In particular, three key constitutional changes were outlined – the exact same three constitutional proposals that we at Project Confederation began advocating for with the release of our “New Alberta Agenda” in October.

First, balanced representation in Parliament is the key to achieving equality in the federation. This includes our medieval Senate.

Second, reaffirming and clarifying the free-trade provisions of the Constitution that guarantee free movement of goods, services, and infrastructure such as railroads and pipelines, is an absolute necessity when it comes to national unity.

Third, and perhaps most urgent, is the question of Equalization.

Why should Alberta, a province being crushed by the thumb of a possibly deliberately indecisive government in Ottawa, be contributing over $20-billion a year to the rest of the country when all we get in return are rail blockades, layoffs, and project cancellations?

Premier Kenney campaigned on holding a referendum to abolish Equalization, and has recently indicated that could take place in conjunction with Alberta’s municipal elections in October 2021.

But this latest news about the Teck Frontier Project makes an Equalization referendum more urgent. We simply cannot wait that long. 

Manifestos aren’t going to be enough to save us.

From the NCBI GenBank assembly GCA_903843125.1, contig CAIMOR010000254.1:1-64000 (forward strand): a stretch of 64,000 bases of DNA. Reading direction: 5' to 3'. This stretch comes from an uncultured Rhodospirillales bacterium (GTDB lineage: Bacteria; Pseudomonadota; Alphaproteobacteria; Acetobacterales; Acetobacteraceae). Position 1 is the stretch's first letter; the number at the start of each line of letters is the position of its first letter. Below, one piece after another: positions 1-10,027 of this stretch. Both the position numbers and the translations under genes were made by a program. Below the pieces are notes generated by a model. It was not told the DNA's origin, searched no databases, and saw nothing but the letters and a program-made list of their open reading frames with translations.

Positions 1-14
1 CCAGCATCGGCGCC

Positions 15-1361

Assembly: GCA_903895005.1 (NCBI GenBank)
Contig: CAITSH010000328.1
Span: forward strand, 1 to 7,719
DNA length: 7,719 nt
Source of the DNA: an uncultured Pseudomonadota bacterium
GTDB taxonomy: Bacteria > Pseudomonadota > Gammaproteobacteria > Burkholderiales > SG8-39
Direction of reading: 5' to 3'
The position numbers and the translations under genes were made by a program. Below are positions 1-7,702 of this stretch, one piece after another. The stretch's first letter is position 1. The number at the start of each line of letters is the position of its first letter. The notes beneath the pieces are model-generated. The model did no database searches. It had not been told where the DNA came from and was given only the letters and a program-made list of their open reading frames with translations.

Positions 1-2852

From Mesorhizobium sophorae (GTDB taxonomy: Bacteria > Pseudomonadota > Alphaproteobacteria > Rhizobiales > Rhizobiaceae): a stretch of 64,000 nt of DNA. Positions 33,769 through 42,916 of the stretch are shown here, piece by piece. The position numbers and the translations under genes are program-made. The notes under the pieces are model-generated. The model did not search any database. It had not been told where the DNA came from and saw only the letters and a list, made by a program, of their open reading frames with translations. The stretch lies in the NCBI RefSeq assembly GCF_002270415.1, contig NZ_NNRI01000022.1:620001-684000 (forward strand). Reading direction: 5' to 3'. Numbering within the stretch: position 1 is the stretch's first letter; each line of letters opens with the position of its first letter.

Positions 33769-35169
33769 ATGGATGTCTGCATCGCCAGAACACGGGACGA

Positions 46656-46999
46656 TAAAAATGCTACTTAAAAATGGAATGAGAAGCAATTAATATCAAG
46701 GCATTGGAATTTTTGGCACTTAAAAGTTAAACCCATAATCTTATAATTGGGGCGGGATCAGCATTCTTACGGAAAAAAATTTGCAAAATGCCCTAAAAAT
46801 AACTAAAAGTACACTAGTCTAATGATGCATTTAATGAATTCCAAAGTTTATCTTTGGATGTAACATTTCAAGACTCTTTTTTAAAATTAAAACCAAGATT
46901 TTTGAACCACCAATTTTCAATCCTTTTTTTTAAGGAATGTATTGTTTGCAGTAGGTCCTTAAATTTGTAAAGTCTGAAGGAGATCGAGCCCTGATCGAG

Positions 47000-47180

We need a referendum on equalization, and we need it now.

Josh Andrus is a columnist with the Western Standard and the Executive Director of Project Confederation.

Opinion

GRAFTON: Another flighty Liberal bailout, as Trudeau prepares to spend non-existent COVID-19 bucks on failing airlines

Ken Grafton writes that Trudeau is planning a massive bailout of Air Canada, owned mostly by wealthy foreign trusts.

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In the words of Virgin Air founder Richard Branson, “If you want to be a millionaire, start with a billion dollars and launch a new airline.”

Now it seems, after months of being non-committal on the issue of airline bailouts, Prime Minister Justin Trudeau is about to charge up the Canadian Taxpayer Mastercard again – not a paltry Branson $1 billion though, but a whopping Liberal $7 billion, if carriers and unions have anything to say about it.

Branson was warning that airlines are expensive and often lose money – and Branson should know. Virgin Atlantic applied for bankruptcy protection in New York on August 4th. They are attempting to negotiate a $1.6 billion rescue plan. Virgin Australia also filed for bankruptcy earlier in the year.